We%26rsquo;re mindful of overstating this - regular readers might be aware of previous false dawns for FIFA on PS2 - but maybe, just maybe, this is the year FIFA emerges as a legitimate alternative to Pro Evo, not only for casual fans, but hardcore gamers, too. Truth is, the process has already started. We%26rsquo;re at EA%26rsquo;s offices in Vancouver, Canada, ready for our FIFA 09 hands-on. Before play, however, we%26rsquo;re given a presentation and video highlighting the differences between FIFA 08 and FIFA 09, which can - says FIFA Lead Producer David Rutter - be broken down into a few key areas: improved physicality, better off-the-ball movement, new animations, a deep tactical engine that allows you to change your tactics on-the-fly, and a multi-season Be A Pro mode. More on all of this later.
Above: This image is from the PS2 version
So we sit down to play. The only match available for us is Manchester United vs Chelsea, in which we take on a journo from a rival games mag. First impressions are extremely favourable - it looks as good, if not better, than last year, with sharp, colourful player models, beautiful stadiums, lush grass and smart entrance sequences. And, although you%26rsquo;d need sharp eyes to spot it, the animation has indeed been improved, looking more realistic - although without the video demo of FIFA 09 next to FIFA 08, we%26rsquo;d never have noticed.
%26ldquo;Look at dribbling in 08,%26rdquo; says Rutter during said video. %26ldquo;He%26rsquo;s skipping animations - we%26rsquo;re breaking animations to allow him to turn. Now, if you look in slow motion, he%26rsquo;s maneuvering his body to get to the ball like a real footballer would.%26rdquo; And you can spot this in-game. Its affect on play is negligible, if that, but it%26rsquo;s nice to see.
But for the first few minutes of play, it doesn%26rsquo;t feel as if much has changed at all with the actual nuts and bolts of gameplay - we had to play quite a few games before we properly began to get a feel for the changes within the mechanics.
In the presentation, Rutter spoke of %26ldquo;momentum - the idea of weight and velocity having an effect on things. In 08,%26rdquo; he says, %26ldquo;players had no idea where they were being hit from or which leg was being hit. In 09, players have a sense of direction, they know where the tackle is coming from and react accordingly [read: fall over in a more realistic way]. The non-standing leg, now... in 08, if a tackle caught that, he%26rsquo;d go down. In 09, you%26rsquo;ll see players be able to skip out of those tackles and keep on running.%26rdquo; And that%26rsquo;s true - which keeps the game flowing, resulting in fewer frustrating breaks in play and extra goal-scoring opportunities.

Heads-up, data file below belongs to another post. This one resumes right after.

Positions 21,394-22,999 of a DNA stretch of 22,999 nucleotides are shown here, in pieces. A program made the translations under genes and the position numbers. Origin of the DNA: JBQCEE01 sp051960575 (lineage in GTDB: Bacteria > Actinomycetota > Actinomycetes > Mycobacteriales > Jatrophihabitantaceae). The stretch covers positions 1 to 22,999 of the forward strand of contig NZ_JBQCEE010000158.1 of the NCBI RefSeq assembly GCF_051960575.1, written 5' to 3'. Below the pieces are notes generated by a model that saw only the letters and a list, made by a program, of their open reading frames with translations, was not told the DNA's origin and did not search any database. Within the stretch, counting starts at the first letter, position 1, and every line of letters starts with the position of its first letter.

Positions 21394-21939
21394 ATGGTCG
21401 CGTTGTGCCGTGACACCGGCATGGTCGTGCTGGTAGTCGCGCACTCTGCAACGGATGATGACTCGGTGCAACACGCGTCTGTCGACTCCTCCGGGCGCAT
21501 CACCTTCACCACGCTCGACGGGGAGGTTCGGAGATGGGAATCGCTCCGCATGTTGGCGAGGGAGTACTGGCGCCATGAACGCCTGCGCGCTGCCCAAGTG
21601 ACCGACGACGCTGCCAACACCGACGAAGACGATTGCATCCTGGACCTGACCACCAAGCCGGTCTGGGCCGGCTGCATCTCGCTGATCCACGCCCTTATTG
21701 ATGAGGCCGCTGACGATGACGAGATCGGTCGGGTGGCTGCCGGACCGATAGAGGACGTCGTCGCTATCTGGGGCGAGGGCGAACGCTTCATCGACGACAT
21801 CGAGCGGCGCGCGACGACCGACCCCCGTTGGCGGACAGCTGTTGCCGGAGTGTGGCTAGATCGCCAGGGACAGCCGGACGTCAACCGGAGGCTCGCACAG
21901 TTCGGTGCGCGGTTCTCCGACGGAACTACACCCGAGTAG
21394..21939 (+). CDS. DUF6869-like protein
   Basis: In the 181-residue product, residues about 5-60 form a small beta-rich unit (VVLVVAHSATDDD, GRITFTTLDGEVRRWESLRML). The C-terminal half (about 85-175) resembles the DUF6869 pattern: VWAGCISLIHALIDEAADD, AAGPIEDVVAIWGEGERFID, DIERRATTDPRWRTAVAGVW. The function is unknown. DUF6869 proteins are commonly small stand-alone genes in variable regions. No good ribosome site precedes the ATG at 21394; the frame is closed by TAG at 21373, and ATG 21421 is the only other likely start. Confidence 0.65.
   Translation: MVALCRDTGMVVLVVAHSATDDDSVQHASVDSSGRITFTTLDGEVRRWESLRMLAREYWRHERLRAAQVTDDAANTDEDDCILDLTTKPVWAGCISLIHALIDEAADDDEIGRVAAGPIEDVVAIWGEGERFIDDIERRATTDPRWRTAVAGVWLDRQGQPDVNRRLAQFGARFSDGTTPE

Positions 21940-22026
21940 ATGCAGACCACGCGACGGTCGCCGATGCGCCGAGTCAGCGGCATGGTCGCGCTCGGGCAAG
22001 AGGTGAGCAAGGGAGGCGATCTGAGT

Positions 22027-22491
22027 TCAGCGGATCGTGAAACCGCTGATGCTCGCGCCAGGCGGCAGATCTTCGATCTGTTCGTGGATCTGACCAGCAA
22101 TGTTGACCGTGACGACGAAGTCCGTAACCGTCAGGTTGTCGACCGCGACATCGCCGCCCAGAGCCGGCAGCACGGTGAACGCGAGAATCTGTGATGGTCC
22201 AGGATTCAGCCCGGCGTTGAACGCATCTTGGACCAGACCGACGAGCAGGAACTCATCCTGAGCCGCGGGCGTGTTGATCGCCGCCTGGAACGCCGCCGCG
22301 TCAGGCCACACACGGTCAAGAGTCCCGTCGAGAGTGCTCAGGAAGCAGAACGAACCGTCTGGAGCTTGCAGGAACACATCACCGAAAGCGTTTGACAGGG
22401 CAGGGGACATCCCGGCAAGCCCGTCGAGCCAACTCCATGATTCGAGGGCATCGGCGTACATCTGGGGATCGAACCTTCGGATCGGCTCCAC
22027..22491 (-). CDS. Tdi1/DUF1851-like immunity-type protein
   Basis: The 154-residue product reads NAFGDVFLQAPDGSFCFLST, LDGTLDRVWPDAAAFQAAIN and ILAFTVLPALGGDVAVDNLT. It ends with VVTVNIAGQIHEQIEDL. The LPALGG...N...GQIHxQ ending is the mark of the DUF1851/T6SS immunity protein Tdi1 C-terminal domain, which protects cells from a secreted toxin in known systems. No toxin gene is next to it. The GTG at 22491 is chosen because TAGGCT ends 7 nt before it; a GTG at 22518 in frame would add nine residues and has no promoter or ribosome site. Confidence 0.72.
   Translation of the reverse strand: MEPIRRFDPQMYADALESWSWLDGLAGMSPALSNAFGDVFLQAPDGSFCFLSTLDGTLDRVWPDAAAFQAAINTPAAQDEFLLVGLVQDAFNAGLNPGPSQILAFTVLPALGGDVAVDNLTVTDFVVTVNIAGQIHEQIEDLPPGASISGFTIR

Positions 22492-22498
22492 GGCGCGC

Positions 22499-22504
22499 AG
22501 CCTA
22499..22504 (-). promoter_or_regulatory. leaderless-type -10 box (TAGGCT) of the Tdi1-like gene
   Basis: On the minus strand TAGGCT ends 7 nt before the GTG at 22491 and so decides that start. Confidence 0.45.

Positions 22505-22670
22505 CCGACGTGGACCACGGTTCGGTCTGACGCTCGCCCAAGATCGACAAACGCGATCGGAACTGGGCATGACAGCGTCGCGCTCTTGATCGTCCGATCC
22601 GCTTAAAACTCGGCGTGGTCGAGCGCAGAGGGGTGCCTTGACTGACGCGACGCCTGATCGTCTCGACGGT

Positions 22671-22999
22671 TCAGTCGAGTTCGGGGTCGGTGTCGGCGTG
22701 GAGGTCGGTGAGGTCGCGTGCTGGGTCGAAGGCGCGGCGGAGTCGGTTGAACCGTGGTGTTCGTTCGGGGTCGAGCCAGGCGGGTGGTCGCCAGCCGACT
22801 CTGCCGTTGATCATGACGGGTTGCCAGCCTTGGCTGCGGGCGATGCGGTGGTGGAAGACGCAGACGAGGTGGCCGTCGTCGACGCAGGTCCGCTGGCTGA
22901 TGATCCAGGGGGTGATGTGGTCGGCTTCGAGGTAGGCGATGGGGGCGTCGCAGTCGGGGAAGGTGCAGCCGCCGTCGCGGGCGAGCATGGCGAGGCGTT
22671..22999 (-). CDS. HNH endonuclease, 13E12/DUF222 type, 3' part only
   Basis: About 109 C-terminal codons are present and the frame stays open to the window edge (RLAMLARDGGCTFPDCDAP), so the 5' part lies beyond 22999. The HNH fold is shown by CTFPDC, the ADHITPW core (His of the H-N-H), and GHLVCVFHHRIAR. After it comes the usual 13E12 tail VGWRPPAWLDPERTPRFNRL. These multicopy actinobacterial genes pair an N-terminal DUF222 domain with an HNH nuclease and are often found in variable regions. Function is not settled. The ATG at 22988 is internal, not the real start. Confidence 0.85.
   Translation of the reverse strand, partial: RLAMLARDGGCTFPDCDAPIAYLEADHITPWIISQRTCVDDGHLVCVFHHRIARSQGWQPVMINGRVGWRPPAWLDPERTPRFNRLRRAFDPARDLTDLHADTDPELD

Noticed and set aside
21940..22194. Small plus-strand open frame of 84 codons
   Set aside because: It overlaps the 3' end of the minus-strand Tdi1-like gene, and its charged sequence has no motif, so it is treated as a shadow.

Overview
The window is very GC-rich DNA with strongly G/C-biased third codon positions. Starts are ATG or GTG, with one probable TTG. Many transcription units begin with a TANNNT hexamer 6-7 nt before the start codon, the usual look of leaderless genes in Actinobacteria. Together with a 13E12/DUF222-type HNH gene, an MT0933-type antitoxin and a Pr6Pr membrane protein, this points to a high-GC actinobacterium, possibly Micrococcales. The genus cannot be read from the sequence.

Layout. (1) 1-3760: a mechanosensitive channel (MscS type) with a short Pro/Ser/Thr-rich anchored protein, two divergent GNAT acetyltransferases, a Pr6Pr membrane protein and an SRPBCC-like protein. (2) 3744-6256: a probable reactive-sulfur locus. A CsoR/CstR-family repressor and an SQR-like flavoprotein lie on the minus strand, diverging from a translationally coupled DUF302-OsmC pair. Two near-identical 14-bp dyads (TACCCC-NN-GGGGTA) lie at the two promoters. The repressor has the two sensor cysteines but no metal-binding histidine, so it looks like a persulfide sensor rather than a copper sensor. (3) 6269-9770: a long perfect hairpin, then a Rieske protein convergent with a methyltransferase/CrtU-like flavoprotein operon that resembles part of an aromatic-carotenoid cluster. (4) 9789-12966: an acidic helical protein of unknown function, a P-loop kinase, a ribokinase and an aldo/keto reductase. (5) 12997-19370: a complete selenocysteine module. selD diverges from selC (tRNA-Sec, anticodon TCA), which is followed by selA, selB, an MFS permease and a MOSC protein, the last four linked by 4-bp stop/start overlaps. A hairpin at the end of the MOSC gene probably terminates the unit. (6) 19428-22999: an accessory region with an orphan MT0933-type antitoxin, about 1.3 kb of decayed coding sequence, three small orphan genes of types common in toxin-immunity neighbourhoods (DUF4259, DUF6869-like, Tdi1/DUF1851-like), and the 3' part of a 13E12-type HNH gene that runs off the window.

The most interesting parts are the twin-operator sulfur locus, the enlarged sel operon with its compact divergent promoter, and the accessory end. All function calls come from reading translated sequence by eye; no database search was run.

Players are more physical when jostling each other off the ball, tangling together in a far more lifelike way than last year, when they would run on-rails next to each other before one of them came away successfully.
%26ldquo;Drogba is a hulk of a beast,%26rdquo; Rutter says. %26ldquo;He can hold off a lot of people.%26rdquo; When we were controlling Drogba, however, he tended to topple over as soon as a defender brushed against him, which means either physicality isn%26rsquo;t that good or that FIFA is exceptionally realistic. While we%26rsquo;re on the subject, FIFA 09 hasn%26rsquo;t taken a cue from PES 2008 and included diving. %26ldquo;We didn%26rsquo;t want to put cheating in our game,%26rdquo; says Gameplay Manager Aaron McHardy. This is fine by us - we almost never use PES%26rsquo;s dive buttons - but if players go down as often as Drogba does, it%26rsquo;s likely to get frustrating.
Above: This image is from the PC version
Off-the-ball AI has improved. %26ldquo;Last year players had no sense of urgency that they really wanted to get into space,%26rdquo; says Rutter. %26ldquo;Now you%26rsquo;ll get a more urgent response from the releasing of the pass.%26rdquo; We did see players sprinting more quickly into space, pointing where they wanted the ball to be played. There were still, however, times when we found ourselves screaming for a teammate to make an obvious run, but far less so than previously.